ERLANGER, Ky. — The City of Erlanger has launched an economic development incentive program that is designed to transform Commonwealth Avenue from a residential thoroughfare into an office business district.
The Commonwealth Area Professional District Capital Improvement (CAP) Incentive and Grant program includes an Erlanger City Council approved a zone change that will encourage new or expanding businesses to convert existing residential structures into commercial office space or develop a new commercial building.
“Commonwealth Avenue is a tremendous area with outstanding potential,” said Erlanger Councilmember Rebecca Reckers, who chairs the city’s Small Business Taskforce. “The purpose of the incentive program is to encourage new businesses to locate along Commonwealth Avenue. The CAP program includes a zone change that allows for office conversions and will truly make Commonwealth a commercial zone by acting as a catalyst to attract businesses.”
Commonwealth Avenue is an east/west corridor that connects Dixie Highway to Interstate 75 and Donaldson Road, which provides a direct link to the Cincinnati/Northern Kentucky International Airport.
“We’ve already had an interest in the area,” said Erlanger Mayor Jessica Fette. “Hopefully, the CAP program will incentivize businesses and investors to purchase and convert some residential properties into offices and we can start to see a transition along Commonwealth Avenue.”
Commonwealth Avenue’s central location, convenience and ease of access are what attracted Skylight Financial Group Financial Advisor Bob McNichol to the street. McNichol lives in Union and used to work in a downtown Cincinnati office building. But when his firm moved to the Rookwood Commons area in Norwood, he was in search of an easier commute.
“As soon as our office moved, the (Interstate 75/71) Brent Spence Bridge was basically closed down for 90 days to be repainted,” McNichol said. “I had always wanted sort of a cool office in Northern Kentucky.”
“And after sitting in Brent Spence traffic – sometimes for two or three hours a day while it was being repainted – I was ready,” he said. “I had been hearing good things about Erlanger and how business friendly the city had become, and I started looking for an office location.”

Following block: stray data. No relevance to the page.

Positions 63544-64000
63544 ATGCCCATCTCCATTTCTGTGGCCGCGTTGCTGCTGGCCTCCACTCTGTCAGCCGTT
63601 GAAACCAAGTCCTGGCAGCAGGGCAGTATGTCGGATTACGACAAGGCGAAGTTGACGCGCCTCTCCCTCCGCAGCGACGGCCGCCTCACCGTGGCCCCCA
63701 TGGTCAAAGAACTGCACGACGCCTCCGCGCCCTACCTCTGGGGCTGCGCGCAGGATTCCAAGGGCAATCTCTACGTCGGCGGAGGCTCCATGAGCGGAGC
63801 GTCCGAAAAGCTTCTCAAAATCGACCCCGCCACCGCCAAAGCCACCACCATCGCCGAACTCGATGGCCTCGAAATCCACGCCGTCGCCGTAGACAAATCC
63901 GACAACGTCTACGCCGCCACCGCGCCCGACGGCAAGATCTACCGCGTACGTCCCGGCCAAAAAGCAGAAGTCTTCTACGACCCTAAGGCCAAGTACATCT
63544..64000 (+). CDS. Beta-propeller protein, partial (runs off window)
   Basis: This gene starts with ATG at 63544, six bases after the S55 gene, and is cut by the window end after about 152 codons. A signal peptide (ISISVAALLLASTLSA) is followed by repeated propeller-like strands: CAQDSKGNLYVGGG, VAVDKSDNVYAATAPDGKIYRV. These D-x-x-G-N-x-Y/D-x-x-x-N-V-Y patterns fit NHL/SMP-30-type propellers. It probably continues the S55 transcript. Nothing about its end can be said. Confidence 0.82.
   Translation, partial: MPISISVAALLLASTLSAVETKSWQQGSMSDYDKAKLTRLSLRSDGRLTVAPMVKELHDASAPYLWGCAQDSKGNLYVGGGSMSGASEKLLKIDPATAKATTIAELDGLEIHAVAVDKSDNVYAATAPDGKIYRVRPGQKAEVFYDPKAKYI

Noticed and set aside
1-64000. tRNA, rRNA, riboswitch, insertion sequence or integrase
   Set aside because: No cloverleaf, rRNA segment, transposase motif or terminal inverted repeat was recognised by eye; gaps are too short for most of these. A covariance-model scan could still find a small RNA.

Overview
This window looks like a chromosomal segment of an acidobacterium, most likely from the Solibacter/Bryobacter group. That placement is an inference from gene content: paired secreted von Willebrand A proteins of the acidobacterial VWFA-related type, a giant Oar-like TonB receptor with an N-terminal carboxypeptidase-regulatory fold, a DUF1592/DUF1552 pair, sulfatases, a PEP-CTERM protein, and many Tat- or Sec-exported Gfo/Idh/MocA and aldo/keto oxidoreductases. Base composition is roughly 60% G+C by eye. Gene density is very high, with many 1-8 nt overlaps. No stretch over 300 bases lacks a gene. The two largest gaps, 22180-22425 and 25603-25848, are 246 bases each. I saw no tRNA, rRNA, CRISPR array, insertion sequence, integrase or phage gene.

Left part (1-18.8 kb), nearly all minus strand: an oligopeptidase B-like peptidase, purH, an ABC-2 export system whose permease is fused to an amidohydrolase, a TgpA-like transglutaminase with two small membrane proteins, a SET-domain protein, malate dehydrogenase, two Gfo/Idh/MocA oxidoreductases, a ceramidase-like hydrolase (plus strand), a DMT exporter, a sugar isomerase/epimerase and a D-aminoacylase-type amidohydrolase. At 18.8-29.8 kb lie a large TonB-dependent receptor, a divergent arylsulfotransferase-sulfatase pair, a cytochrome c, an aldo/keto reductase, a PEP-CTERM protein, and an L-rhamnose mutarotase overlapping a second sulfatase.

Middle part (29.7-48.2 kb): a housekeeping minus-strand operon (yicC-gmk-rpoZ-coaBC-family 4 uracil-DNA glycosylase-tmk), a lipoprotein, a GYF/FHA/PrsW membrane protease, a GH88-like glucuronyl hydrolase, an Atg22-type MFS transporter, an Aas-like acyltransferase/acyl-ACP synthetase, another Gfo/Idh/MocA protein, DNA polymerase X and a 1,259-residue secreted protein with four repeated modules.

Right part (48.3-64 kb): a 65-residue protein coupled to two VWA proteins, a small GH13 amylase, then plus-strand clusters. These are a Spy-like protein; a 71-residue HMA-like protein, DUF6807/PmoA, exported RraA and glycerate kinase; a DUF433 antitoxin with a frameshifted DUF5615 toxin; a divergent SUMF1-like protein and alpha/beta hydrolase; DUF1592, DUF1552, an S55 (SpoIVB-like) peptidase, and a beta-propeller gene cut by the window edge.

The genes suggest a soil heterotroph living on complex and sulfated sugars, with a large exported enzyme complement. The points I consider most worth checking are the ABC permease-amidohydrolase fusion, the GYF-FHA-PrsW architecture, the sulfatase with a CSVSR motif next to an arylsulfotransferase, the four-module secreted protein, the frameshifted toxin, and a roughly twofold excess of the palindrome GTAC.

Before the city’s incentive program was even developed, McNichol purchased a stately home for his business at 441 Commonwealth Avenue, a majestic and recognizable white house featuring pillars, a fountain and a front yard flag pole.
Under the city’s former zoning regulations, home offices were permitted but a resident also had to live in the house. So, for the last few years, McNichol’s son, who is also a financial advisor with Skylight Financial Group, lived on the home’s second floor.
Under the new program, a resident is not required to live in the building.
“Removing that residency requirement is going to make this program a lot more attractive,” McNichol said. “Commonwealth Avenue has so much to offer a business. It is centrally located, very convenient and I can envision it becoming the flagship street in Erlanger, a corridor lined with offices for lawyers, title companies, financial planning firms and other professional services.”
The CAP incentive is available to certain qualified businesses located in the Residential to Office Conversion Zone and the Mixed-Use Zone to promote job creation and capital improvements in the Commonwealth Avenue area.
Businesses may request reimbursement of up to 50 percent of their capital improvement expenses up to $40,000 – with $20,000 maximum reimbursement – associated with conversion of a structure from residential to commercial or for the construction of a new commercial building. Expenses eligible for the reimbursement include visible exterior improvements such as signs, parking lots, exterior lighting and walkways. Fixed interior improvements such as removal or replacement of walls, flooring, cabinets, bathroom and break room fixtures are also eligible.
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